Genetic Epidemiology and Bioinformatics Research Group

Hants, United Kingdom

Genetic Epidemiology and Bioinformatics Research Group

Hants, United Kingdom

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Rafiq S.,Genetic Epidemiology and Bioinformatics Research Group | Tapper W.,Genetic Epidemiology and Bioinformatics Research Group | Collins A.,Genetic Epidemiology and Bioinformatics Research Group | Khan S.,University of Helsinki | And 7 more authors.
Cancer Research | Year: 2013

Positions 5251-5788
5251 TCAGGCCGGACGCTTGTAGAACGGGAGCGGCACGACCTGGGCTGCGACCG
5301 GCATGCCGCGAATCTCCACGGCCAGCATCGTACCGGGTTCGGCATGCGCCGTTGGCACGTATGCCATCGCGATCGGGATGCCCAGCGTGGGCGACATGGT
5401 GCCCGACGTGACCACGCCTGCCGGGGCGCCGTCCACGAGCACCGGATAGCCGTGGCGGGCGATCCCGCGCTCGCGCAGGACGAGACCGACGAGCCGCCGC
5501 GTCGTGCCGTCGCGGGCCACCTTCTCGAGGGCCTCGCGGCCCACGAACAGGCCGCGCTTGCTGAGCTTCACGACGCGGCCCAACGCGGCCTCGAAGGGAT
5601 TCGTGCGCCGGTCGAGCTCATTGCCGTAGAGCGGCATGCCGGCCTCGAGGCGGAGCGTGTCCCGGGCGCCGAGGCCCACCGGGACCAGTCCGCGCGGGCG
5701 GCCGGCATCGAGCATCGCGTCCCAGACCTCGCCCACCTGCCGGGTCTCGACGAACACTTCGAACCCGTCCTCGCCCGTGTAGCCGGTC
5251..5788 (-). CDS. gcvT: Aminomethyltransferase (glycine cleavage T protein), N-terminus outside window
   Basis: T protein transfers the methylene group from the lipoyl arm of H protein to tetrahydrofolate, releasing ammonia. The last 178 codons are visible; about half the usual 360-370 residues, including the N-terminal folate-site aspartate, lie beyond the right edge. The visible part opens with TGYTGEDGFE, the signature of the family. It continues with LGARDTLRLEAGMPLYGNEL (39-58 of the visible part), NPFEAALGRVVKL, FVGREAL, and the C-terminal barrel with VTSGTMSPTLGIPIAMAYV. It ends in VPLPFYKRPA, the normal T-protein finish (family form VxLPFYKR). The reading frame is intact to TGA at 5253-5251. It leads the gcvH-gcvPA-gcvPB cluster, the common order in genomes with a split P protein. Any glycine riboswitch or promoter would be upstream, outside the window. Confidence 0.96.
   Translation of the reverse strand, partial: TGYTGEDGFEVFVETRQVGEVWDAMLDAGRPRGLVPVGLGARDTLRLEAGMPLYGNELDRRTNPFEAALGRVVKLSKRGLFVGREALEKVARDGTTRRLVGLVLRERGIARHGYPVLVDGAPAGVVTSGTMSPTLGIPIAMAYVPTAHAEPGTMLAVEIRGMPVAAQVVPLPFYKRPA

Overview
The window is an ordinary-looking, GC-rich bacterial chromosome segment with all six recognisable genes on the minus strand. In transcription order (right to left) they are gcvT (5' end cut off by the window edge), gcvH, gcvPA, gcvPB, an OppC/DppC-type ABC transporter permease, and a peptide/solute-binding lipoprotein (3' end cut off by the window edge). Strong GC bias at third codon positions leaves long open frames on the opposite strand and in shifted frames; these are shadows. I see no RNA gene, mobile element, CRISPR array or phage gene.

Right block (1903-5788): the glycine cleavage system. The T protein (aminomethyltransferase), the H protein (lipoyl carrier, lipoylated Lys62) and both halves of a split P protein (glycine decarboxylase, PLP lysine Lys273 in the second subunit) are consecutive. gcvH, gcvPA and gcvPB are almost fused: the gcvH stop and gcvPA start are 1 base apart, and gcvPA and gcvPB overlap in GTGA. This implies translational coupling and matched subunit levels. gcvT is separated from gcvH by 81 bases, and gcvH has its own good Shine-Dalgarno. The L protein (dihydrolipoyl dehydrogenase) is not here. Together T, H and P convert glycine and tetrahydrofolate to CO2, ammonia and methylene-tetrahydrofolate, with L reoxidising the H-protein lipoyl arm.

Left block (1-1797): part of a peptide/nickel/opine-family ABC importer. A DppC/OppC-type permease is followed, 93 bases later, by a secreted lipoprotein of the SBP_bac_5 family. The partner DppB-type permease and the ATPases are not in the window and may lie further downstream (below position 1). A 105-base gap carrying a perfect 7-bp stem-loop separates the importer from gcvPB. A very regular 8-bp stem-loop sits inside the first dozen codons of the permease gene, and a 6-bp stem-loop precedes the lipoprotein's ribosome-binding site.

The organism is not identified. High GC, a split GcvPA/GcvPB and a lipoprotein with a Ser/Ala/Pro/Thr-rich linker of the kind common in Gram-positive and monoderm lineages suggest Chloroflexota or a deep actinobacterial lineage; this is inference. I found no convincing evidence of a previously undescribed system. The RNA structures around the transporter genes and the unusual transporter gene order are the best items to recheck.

Genome-Wide Association Studies (GWAS) have begun to investigate associations between inherited genetic variations and breast cancer prognosis. Here, we report our findings from a GWAS conducted in 536 patients with early-onset breast cancer aged 40 or less at diagnosis and with a mean follow-up period of 4.1 years (SD = 1.96). Patients were selected from the Prospective Study of Outcomes in Sporadic versus Hereditary breast cancer. A Bonferroni correction for multiple testing determined that a P value of 1.0 × 10 -7 was a statistically significant association signal. Following quality control, we identified 487,496 single nucleotide polymorphisms (SNP) for association tests in stage 1. In stage 2, 35 SNPs with the most significant associations were genotyped in 1,516 independent cases from the same early-onset cohort. In stage 2, 11 SNPs remained associated in the same direction (P ≤ 0.05). Fixed effects meta-analysis models identified one SNP associated at close to genome wide level of significance 556 kb upstream of the ARRDC3 locus [HR=1.61; 95% confidence interval (CI), 1.33-1.96; P=9.5 × 10 -7]. Four further associations at or close to the PBX1, RORα, NTN1, and SYT6 loci also came close to genome-wide significance levels (P = 10-6). In the first ever GWAS for the identification of SNPs associated with prognosis in patients with early-onset breast cancer, we report a SNP upstream of the ARRDC3 locus as potentially associated with prognosis (median follow-up time for genotypes: CC = 4 years, CT = 3 years, and TT = 2.7 years; Wilcoxon rank-sum test CC vs. CT, P=4×10-4 and CT vs. TT, P=0.76). Four further loci may also be associated with prognosis. © 2012 AACR.

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